Grand Teton Park is in the totality. Pack your patience and expect heavy visitation.
National Park Service – Yellowstone National Park
MAMMOTH HOT SPRINGS, WYOMING – Next week on August 21, a partial solar eclipse will turn day to night for a few short minutes. If you plan to visit the park before, during, and after the eclipse, develop a plan, and keep the following facts in mind.

Yellowstone National Park is not in the path of totality, but Grand Teton National Park is. Yellowstone does not recommend traveling in or out of the South Entrance on August 21. That entrance borders Grand Teton National Park where the center-line of the solar eclipse will pass. August 21 is anticipated to be the busiest day in the history of Grand Teton National Park.

• Check road conditions online and by phone at (307) 344-2117 before and during your visit.
• Do not block emergency vehicles or traffic flow. Yellowstone will ticket or tow vehicles that obstruct traffic.
• Do not park on roadsides.
• Park only in designated pullouts and parking lots.
• Watch for park staff at popular attractions, entrances and congested road junctions who will provide visitor information and manage traffic.
• Expect temporary entrance or road closures if the park experiences gridlock.
• Access restrooms at all visitor centers and most picnic areas.
• Bring plenty of food and water for everyone in your group for the entire day. Make sure your vehicle is filled with fuel.
• Camp only in designated campsites.
• Yellowstone National Park will not waive entrance fees on August 21, 2017.

• Expect limited cellular voice and data service due to high demand.
• Read electronic information signs along park roadways for traffic information.
• Get information at visitor centers and entrance stations, as well as on our website, Facebook, and Twitter.

• Find a ranger or call 911 if you experience an emergency. All emergency requests will be prioritized and responded to as quickly as is feasible.
• Anticipate long emergency services response times due to eclipse-related traffic congestion.
• Expect an increased law enforcement and emergency services presence before, during, and after the eclipse.

Green & Clean
• Consider packing out your recyclables and trash on eclipse day.
• Discard trash and recyclables in bear-resistant trash and recycle containers if you leave them in the park.
• Keep the air clean. Do not idle your car.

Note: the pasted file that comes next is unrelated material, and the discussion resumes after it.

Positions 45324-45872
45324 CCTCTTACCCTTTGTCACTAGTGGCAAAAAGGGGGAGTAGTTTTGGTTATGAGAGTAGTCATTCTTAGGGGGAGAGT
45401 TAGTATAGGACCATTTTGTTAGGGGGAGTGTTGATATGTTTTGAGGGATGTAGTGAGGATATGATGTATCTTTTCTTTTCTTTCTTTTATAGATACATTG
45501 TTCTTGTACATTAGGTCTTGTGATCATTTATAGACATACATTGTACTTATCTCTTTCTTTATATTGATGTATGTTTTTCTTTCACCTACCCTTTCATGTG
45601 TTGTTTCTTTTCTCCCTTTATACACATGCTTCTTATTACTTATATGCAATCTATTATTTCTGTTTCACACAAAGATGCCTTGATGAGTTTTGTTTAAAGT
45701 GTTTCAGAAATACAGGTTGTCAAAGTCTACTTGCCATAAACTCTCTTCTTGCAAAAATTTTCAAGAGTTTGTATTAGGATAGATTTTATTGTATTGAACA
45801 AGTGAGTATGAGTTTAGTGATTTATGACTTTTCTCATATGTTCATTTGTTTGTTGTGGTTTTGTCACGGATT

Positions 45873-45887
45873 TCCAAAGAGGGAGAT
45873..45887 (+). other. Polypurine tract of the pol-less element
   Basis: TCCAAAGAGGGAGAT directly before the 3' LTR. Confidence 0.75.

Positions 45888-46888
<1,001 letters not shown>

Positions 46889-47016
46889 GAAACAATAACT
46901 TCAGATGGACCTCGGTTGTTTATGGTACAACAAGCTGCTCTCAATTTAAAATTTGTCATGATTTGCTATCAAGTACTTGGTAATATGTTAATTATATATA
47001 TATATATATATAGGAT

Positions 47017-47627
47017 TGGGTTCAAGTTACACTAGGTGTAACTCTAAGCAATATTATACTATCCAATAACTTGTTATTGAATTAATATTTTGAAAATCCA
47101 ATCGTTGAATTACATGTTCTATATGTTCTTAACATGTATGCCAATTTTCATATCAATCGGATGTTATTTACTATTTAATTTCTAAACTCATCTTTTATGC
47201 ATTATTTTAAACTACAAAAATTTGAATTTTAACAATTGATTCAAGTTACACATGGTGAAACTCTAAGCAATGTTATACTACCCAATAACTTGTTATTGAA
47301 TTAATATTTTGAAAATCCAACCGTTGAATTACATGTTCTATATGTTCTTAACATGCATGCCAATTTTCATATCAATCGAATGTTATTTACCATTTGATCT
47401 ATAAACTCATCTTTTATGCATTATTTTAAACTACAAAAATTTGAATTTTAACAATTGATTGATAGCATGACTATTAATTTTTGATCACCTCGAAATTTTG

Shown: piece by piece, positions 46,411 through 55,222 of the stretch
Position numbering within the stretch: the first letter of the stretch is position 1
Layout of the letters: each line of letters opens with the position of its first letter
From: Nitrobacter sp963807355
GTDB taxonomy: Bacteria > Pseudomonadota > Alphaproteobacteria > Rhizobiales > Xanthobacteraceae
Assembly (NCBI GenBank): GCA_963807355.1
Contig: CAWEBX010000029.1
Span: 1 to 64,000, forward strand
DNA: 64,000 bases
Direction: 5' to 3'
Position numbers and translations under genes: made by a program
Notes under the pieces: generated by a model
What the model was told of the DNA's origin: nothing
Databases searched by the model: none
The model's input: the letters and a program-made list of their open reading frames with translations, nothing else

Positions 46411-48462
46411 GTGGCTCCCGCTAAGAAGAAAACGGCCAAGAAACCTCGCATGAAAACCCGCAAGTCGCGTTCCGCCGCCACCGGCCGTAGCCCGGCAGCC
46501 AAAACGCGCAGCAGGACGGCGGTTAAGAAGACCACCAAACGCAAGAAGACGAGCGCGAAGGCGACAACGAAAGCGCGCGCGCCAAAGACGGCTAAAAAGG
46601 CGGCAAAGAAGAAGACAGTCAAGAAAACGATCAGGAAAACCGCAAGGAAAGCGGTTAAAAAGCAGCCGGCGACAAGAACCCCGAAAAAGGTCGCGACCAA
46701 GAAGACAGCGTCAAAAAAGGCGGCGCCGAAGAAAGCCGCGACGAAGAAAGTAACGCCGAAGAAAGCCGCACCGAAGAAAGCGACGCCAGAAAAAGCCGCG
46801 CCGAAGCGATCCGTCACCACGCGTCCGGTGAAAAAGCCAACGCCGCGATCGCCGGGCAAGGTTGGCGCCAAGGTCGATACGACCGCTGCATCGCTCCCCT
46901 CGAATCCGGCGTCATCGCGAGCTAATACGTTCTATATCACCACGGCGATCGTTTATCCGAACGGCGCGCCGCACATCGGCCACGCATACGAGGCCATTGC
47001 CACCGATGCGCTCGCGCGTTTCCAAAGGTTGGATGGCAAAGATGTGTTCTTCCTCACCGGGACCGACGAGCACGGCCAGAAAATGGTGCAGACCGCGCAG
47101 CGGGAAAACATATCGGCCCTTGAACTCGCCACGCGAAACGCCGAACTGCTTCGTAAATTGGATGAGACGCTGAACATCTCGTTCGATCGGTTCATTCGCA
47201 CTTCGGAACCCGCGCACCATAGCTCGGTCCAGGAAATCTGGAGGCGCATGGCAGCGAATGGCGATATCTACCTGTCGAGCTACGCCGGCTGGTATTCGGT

• Get required Aquatic Invasive Species inspection and appropriate permits if you intend to watch the eclipse on park waters.

• Bring appropriate eclipse viewing glasses (available in park general stores and bookstores) and solar filters for cameras, binoculars, or telescopes.
• Supervise young children carefully.
• Build campfires in designated fire rings only. Campfires must be extinguished and cold to the touch after use. Fire danger in Yellowstone is currently high.

The next solar eclipse visible from the continental United States will be April 8, 2024.

Jason Essington and David Payne roll with the waves during a storm on Fremont Lake during the Sailing Regatta. Photo by Terry Allen.
Jason Essington and David Payne roll with the waves during a storm on Fremont Lake during the Sailing Regatta. Photo by Terry Allen.
Fremont Lake Sailing Regatta 2017 (posted 8/14/17)
Every Year Since 1970
Terry Allen
Little Shay Paravicini and I had a discussion about pirates during the Pinedale Boat Club's Annual Sailing Regatta on Fremont Lake.

"They go, Aarrgghhh," she said. "We have a pirate boat and I'm a pirate girl and pirate girls go, Aarrgghhh! Daddie's a pirate and he likes to eat fish and drink beer and rum, but he isn't racing today, Jason is the only pirate in today's race."

Lucky for me, Jason "The Pirate" Essington had invited me a year ago to come along for this year’s race, the 47th. They have held this race every year since 1970. His boat is named, Opa's Dream. Opa is German for "Grandpa." "I bought Burt Reno's old boat," he said. "He brought sailing to Fremont Lake and I bought it to make sure we still have sailing here." "He weighs about 5000 pounds and the next heaviest boat in this race weighs about 2000 pounds. It takes more wind to get us going, but it is real good in the unpredictable squalls that kick up here."

While I was waiting for the race to start I talked to a few other racers. David Pendell sails Rosie. "I used to sail Nirvana, but used to spend too much time upside down, bailing and other situations, so we got Rosie, who is more understanding of older gentlemen. Oh yeah, at last year’s race we saw a funnel cloud."

I got a news tip from Allan and Sharon Holmes who summer at the cabins in Sylvan Bay, telling me about Richard and Peggy Krebill who have summered at Sylvan Bay for 50 years. "They are in the 80's, and they sail a boat with a frowny face on it," Allan said.

I never did find a frowny face anywhere, but I did find Rich and Peggy Krebill who have sailed this race for about seventeen years. Turns out they live in a home they built themselves with lumber they had cut at the old mill that used to be out in Daniel. "We don't have hot water in the cabin," said Peggy. "We use a solar shower. If we get a sunny day we get a pretty hot shower right out of the bag. If we don't get a sunny day, then we warm up some water on the wood stove. That is the stove we cook our food on, too. That stove used to belong to the American Legion and my Mom bought it for us when the Legion got a new one."